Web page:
The boycott of the repeat presidential election, low turnout and the violence witnessed in various parts of the country dominated coverage of the poll by the international media.
The poll, ordered by the Supreme Court after it nullified the outcome of the August 8 presidential election, was conducted on Thursday.
The Wall Street Journal said the presidential election was meant to end Kenya’s democratic crisis but instead pushed the country further into polarisation.
The journal stated that an opposition boycott damped voting and sparked clashes that left three people dead.
It also noted that the election commission was forced to cancel voting in some areas, mainly opposition strongholds due to the violence.
Similarly, the Associated Press pegged its story on the opposition boycott giving details of the clash between the opposition supporters and police forcing postponement of voting in areas affected by the violence.
The AP placed the death toll to four people.
“While most of Kenya was peaceful, voter turnout was relatively low even in some regions considered to be strongholds for President Uhuru Kenyatta, who was declared the winner of an August 8 election that later was nullified by the Supreme Court in a decision seen as precedent-setting for Africa,” the AP said.
The CNN went with the protests in opposition strongholds after Mr Raila Odinga urged his supporters to boycott the election.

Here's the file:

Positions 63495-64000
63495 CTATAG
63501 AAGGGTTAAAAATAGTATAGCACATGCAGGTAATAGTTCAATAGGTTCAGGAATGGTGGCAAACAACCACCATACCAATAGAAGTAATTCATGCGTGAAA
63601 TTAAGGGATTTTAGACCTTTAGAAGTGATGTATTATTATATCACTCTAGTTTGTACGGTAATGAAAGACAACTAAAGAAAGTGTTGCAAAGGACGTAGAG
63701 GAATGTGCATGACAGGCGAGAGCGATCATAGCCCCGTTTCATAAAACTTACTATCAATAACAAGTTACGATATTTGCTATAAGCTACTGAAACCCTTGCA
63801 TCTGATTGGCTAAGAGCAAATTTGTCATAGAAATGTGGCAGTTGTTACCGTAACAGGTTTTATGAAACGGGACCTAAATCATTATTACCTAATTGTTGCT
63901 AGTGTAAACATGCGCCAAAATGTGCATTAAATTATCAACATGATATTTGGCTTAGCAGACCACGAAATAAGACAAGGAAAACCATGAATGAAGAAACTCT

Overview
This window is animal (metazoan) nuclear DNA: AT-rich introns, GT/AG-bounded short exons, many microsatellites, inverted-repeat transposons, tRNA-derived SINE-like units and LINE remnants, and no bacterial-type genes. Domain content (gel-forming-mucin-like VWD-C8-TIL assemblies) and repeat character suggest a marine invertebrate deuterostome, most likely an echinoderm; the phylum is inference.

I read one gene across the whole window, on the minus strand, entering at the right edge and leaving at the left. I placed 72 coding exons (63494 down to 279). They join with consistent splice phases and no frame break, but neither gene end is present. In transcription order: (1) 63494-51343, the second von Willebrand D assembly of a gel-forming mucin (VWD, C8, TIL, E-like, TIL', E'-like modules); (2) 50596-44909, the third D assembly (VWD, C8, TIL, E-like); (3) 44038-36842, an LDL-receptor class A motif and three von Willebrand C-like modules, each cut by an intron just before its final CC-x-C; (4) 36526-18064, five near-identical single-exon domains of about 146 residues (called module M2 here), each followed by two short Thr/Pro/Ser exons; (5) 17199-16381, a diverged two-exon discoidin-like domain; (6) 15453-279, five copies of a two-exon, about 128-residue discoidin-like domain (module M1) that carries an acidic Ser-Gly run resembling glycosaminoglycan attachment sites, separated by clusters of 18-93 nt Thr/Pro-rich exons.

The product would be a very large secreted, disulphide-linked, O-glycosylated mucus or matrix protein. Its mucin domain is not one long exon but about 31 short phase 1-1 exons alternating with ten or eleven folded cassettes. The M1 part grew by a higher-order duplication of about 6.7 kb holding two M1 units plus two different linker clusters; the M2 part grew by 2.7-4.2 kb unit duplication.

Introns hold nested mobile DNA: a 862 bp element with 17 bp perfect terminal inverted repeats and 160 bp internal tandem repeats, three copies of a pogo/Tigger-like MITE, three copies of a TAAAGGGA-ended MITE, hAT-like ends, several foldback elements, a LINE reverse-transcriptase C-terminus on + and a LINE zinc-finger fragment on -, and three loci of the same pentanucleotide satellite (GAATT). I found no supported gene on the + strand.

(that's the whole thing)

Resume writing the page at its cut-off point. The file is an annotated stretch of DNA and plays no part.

“The political uncertainty has left residents of the East African economic powerhouse on edge. The election has become so divisive, it has revived fears of violence like that experienced in 2007 and 2008, when at least 1,000 people were killed in Kenya,” the CNN said in a report filed by Faith Karimi, Farai Sevenzo and Lauren Said-Moorhouse.
The Guardian of the UK ran with a promise by President Kenyatta to hold dialogue with Mr Odinga after the election.
“President Uhuru Kenyatta has raised the prospect of negotiations with his opponent as millions of Kenyans voted in a contentious election rerun marred by a widely observed boycott and sporadic violence,” Jason Burke reported from Nairobi.
Mr Burke notes that the rerun is the latest twist in a long and increasingly chaotic political saga, which has polarised the country, and looks unlikely to end soon.
The BBC story focused on the clashes, the boycott and the case where a teenage boy was shot by police and later died in Kisumu, one of four counties hit by violence.
“We’ve been coming across pockets of protesters as we drive around the city – with police firing teargas to disperse them. Most people here have heeded the boycott call by the opposition and stayed at home, and many polling stations have been barricaded to stop any would-be voters,” Emmanuel Igunza reported.